I absolutely refuse to teach it, neither of you know it, I encourage you not to use it. I think sticking to this formula is actually ultimately a more time consuming way that impedes understanding and you understand much more deeply if you think about it the way I'm showing in this video using the Pythagorean theorem. So if you use the Pythagorean theorem to find the hypotenuse of a sloped triangle, you're thinking visually and you, you can also use the proportional thinking to simplify your calculation.

Of course, using the slope formula would, the distance formula would not allow you to do that. So there are a variety of reasons that using the formula is an exceptionally bad idea and it's much better to think about this situation carefully. When you do think visually about the x-y plane, you understand much more deeply than when you simply plug in to a memorized formula.

Now we can talk about circles in the x-y plane. Of course, according to its fundamental definition, a circle is the set of all points equidistant from a fixed center. Everything we said about distance comes into play with circles in the x-y plane. Here's a practice problem, pause the video and then we'll talk about this.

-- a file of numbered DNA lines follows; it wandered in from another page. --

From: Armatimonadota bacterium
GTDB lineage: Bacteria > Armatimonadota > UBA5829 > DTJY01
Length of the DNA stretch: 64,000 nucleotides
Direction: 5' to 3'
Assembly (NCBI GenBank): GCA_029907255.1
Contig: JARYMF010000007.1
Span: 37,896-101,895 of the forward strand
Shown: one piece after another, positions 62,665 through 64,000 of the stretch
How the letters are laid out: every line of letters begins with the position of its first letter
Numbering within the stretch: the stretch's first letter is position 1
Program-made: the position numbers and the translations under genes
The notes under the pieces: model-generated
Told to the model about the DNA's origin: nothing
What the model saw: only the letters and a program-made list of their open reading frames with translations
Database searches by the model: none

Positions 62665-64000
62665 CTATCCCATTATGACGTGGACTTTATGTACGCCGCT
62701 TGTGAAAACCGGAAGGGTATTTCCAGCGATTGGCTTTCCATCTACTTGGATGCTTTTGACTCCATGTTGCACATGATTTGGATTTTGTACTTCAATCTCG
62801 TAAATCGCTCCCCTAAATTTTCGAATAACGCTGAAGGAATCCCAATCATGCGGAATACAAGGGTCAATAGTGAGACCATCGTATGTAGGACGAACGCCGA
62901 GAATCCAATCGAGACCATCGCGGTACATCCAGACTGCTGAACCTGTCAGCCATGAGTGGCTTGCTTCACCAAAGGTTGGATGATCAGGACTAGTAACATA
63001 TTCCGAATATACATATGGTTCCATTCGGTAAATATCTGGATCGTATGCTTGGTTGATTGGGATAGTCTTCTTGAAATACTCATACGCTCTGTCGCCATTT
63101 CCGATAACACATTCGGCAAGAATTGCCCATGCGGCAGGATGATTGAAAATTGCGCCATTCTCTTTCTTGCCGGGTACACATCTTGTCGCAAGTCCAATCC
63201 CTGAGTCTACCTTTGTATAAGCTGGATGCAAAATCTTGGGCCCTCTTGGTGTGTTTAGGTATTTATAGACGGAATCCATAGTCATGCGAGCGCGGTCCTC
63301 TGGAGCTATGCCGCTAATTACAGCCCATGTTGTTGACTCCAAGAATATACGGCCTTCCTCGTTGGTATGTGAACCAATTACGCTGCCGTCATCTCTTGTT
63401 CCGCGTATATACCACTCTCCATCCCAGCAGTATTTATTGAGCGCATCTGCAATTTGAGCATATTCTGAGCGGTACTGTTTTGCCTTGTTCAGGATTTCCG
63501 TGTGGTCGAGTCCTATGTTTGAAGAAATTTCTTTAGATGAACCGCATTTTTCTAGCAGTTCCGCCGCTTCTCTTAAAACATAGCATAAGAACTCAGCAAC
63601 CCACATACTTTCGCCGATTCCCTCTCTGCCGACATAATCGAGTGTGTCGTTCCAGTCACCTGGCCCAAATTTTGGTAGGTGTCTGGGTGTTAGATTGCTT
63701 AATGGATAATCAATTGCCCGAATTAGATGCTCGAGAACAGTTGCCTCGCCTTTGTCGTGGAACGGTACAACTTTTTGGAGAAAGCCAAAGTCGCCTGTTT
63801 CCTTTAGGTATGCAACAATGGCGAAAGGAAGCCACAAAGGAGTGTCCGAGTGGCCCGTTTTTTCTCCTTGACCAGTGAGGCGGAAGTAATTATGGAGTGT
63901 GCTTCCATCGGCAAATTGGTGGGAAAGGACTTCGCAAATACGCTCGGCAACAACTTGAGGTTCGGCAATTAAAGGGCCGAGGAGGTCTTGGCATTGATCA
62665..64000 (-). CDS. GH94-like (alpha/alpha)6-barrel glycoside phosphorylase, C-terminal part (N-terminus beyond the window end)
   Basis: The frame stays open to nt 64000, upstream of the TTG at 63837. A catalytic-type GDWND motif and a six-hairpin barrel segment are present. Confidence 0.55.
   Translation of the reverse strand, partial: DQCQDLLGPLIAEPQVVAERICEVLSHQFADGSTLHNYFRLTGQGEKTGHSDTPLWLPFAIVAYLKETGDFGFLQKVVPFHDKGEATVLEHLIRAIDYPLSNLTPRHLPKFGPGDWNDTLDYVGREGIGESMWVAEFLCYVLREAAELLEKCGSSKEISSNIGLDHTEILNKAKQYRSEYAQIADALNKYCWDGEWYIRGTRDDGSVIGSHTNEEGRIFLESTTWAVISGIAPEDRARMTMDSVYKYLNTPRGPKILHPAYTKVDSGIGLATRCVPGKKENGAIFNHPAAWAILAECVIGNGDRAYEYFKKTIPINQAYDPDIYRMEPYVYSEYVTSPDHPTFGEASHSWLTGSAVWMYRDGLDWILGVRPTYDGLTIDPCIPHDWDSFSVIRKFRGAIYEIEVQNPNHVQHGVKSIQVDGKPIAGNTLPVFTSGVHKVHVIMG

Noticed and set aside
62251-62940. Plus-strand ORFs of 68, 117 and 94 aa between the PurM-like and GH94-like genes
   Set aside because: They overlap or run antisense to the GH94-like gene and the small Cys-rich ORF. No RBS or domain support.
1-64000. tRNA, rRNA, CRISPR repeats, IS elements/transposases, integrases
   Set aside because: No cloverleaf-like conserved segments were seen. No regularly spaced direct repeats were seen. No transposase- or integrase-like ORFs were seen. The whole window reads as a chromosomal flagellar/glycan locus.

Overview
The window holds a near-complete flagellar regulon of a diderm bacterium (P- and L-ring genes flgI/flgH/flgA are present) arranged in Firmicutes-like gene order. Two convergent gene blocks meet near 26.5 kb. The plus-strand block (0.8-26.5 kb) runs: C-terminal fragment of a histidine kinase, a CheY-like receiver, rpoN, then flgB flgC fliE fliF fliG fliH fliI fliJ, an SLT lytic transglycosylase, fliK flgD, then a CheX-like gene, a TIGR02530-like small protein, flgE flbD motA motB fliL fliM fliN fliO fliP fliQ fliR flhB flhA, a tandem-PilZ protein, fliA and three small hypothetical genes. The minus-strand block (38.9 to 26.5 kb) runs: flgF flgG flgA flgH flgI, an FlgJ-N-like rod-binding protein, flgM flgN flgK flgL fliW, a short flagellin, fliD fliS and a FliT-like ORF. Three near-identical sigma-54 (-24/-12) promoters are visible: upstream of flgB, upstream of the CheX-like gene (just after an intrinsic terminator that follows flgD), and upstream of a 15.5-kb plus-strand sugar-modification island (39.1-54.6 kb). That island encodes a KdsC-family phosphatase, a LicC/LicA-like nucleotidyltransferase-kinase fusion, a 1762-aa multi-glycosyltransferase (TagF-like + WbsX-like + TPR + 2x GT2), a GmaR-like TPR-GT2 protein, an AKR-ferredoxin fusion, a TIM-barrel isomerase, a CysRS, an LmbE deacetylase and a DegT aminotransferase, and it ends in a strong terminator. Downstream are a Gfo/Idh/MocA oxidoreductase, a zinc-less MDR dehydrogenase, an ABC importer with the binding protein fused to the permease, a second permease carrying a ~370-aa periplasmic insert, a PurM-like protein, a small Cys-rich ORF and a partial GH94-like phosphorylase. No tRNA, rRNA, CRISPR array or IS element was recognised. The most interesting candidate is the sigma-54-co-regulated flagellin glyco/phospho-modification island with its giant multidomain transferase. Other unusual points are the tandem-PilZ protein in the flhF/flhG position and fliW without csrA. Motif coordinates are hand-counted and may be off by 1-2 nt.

Okay. A circle in the y, x-y plane has a center of 6, 3 and a radius of 5. Find the two x-intercepts. Think about the two radii that go from the center to these two x-intercepts.

Each radius has a length of 5, and it's the hypotenuse of a slope triangle. Also, the point 6, 3 is clearly 3 units above the x-axis. So let's think about all this visually. So we have those two little triangles there, each one has a hypotenuse of 5, and it's a distance of 3 above the x-axis so that vertical length is 3.

Well of course what we have there are two 3-4-5 triangles, so the horizontal lengths each have a length of 4. And so we, starting at 6, we go 4 to the right and 4 to the left, we get two inter, x-intercepts of 2, 0 and 10, 0 and those are the x-intercepts. If the circle is centered at the origin, then the slope triangle of each radius has a horizontal leg of the absolute value of x and a vertical leg of the absolute value of y, regardless of what x and y are.

Thus, the equation for a circle with center 0, 0 and radius r must be, x squared plus y squared equals r squared. So notice that we're really just doing the Pythagorean theorem, define the equation of a circle. So horizontal and vertical distances in the x-y plane, we just use subtraction. Very easy.

For slanted distances, we draw or imagine the slope triangle and use the Pythagorean theorem, the distance between the two points is the hypotenuse ff the slope triangle. Remember Pythagorean triplets, remember to use scale factors to simplify your calculations, all those things we talked about back in the geometry lessons. For a circle in the x-y plane, each slanted radius forms a slope triangle and all these slope triangles have equal hypotenuses because the hypotenuse is the radius.

The equation of a circle with radius r centered at the origin is x squared plus y squared equals r squared.